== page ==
Acute kidney injury (AKI) is an untreatable, frequently lethal malady which is common in the critically ill. AKI is more common and more severe in men than women, suggesting sex represents an opportunity for intervention. Investigation of AKI has recently highlighted endothelial cells. Estrogen is an endothelial protectant. This proposal tests the hypothesis that females are protected from AKI in part because estrogen protects renal endothelium, preserving overall renal function.
Aim 1 will determine whether glomerular endothelial and renal functional injury after cardiac arrest and cardiopulmonary resuscitation (CA/CPR) is sexually dimorphic and mediated by estrogen. The hypothesis to be tested is that estrogen protects glomerular and tubular function in both sexes after CA/CPR.
Aim 2 will focus on molecular mechanisms. The hypothesis to be tested is that estrogen attenuates glomerular endothelial functional changes which may damage proximal tubular epithelial cells.
Aim 3 will use molecular ultrasound to evaluate the findings of aim 2 in an in vivo model. The hypothesis to be tested is that female renoprotection from CA/CPR occurs because estrogen augments renal endothelial integrity. These hypotheses will be tested using an in vivo mouse model of CA/CPR in which mice undergo 10 minutes of CA followed by CPR. Renal outcomes are assessed at multiple time points in aim 1.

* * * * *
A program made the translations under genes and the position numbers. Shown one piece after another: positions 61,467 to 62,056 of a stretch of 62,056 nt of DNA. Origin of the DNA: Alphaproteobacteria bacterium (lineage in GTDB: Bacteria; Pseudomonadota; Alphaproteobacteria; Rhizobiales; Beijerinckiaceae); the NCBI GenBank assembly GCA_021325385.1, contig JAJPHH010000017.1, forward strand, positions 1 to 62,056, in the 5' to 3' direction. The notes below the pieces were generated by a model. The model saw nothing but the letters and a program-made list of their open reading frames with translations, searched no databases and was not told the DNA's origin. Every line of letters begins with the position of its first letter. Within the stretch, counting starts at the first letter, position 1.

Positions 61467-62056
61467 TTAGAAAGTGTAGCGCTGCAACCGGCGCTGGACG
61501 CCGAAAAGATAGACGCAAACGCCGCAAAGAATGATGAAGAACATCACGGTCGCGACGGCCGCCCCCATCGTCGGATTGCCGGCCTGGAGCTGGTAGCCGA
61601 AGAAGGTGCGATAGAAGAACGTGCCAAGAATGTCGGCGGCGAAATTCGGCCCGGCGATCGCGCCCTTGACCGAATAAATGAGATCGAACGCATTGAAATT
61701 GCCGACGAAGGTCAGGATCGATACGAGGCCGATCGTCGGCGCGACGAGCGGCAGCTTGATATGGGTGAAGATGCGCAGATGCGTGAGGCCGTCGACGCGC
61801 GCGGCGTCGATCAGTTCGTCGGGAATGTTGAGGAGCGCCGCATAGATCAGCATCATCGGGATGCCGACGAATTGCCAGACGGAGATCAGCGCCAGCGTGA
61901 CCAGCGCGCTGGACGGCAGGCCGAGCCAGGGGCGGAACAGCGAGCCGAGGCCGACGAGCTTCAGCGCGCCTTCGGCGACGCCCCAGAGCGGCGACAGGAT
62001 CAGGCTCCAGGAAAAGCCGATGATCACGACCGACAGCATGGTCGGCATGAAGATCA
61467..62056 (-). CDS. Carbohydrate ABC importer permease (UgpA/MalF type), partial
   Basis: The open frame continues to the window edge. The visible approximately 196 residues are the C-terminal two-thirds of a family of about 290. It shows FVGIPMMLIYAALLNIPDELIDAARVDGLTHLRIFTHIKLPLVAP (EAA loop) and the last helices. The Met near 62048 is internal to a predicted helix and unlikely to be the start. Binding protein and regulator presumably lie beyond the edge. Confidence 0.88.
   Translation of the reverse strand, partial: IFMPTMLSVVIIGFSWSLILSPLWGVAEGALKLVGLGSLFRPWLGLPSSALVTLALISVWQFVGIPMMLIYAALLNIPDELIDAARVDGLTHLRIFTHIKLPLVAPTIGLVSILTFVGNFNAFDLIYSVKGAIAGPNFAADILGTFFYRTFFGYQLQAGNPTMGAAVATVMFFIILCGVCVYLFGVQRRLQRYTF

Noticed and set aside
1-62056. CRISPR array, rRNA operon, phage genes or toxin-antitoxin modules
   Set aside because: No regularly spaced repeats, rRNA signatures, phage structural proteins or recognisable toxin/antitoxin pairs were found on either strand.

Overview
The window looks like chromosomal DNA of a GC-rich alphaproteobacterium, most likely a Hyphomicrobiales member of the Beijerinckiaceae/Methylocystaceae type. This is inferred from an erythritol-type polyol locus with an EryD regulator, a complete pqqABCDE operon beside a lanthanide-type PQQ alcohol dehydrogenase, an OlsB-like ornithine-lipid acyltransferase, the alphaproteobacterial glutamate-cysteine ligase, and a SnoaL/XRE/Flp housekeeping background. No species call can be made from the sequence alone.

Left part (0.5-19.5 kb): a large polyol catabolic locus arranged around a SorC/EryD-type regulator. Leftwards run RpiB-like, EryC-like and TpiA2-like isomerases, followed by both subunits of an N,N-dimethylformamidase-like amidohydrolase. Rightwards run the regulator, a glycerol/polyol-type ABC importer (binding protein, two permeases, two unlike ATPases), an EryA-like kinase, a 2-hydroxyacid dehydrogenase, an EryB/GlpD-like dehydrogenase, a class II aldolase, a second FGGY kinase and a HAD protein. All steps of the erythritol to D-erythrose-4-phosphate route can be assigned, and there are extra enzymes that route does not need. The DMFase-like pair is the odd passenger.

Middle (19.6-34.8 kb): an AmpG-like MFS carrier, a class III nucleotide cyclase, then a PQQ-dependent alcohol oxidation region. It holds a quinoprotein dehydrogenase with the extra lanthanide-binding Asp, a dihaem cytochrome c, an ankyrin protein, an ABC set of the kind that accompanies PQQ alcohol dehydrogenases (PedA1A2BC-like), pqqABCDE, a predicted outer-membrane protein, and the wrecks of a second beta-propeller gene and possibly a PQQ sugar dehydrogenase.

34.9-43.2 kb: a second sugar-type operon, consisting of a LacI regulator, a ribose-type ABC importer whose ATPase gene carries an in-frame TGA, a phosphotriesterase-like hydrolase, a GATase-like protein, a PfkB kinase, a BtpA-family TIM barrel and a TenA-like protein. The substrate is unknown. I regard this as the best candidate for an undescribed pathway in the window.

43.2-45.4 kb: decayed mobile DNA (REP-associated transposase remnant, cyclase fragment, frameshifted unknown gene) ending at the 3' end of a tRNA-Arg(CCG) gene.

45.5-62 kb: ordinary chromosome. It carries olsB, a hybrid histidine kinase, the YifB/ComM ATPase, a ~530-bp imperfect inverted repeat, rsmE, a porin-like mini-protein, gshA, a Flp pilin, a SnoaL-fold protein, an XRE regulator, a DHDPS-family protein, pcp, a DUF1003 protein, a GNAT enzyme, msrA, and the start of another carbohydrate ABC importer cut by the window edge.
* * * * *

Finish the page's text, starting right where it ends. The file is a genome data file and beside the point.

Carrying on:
Aim 2 will be conducted in an in vitro model, using mouse glomerular endothelial cells and mouse proximal tubular epithelial cells. Gomerular endothelial cells are exposed to oxygen/glucose deprivation, in combination with estrogen, estrogen receptor antagonists, and related agents. Glomerular endothelial permeability and the effect of oxygen-glucose deprived glomerular endothelial cells on tubular epithelial cells will be assessed.
Aim 3 will use molecular ultrasound with antibody-tagged microbubble contrast to assess renal endothelium in post-CA/CPR mice. Our preliminary data indicate that estrogen is renoprotective after CA/CPR, and that this may be through the G protein-coupled estrogen receptor GPRR30. We have also shown that glomerular endothelial permeability is altered after CA/CPR, and that these cells are protected by estrogen in vitro. AKI is extremely common in critically ill patients and has up to 70% mortality. This research is based on the observation that females are less affected. Significant research has been performed on AKI without meaningful change in outcome, but this novel research offers a new approach.

Public Health Relevance

Acute kidney injury (AKI) is an untreatable, common and severe condition which occurs in critically ill patients. Women are protected from AKI, and in animal studies, estrogen may be protective. The proposed work aims to evaluate mechanisms of estrogen's protective action with the hope of offering possibilities for treatment.

National Institute of Health (NIH)
National Institute of Diabetes and Digestive and Kidney Diseases (NIDDK)
Clinical Investigator Award (CIA) (K08)
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Diabetes, Endocrinology and Metabolic Diseases B Subcommittee (DDK)
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Rankin, Tracy L
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Oregon Health and Science University
Schools of Medicine
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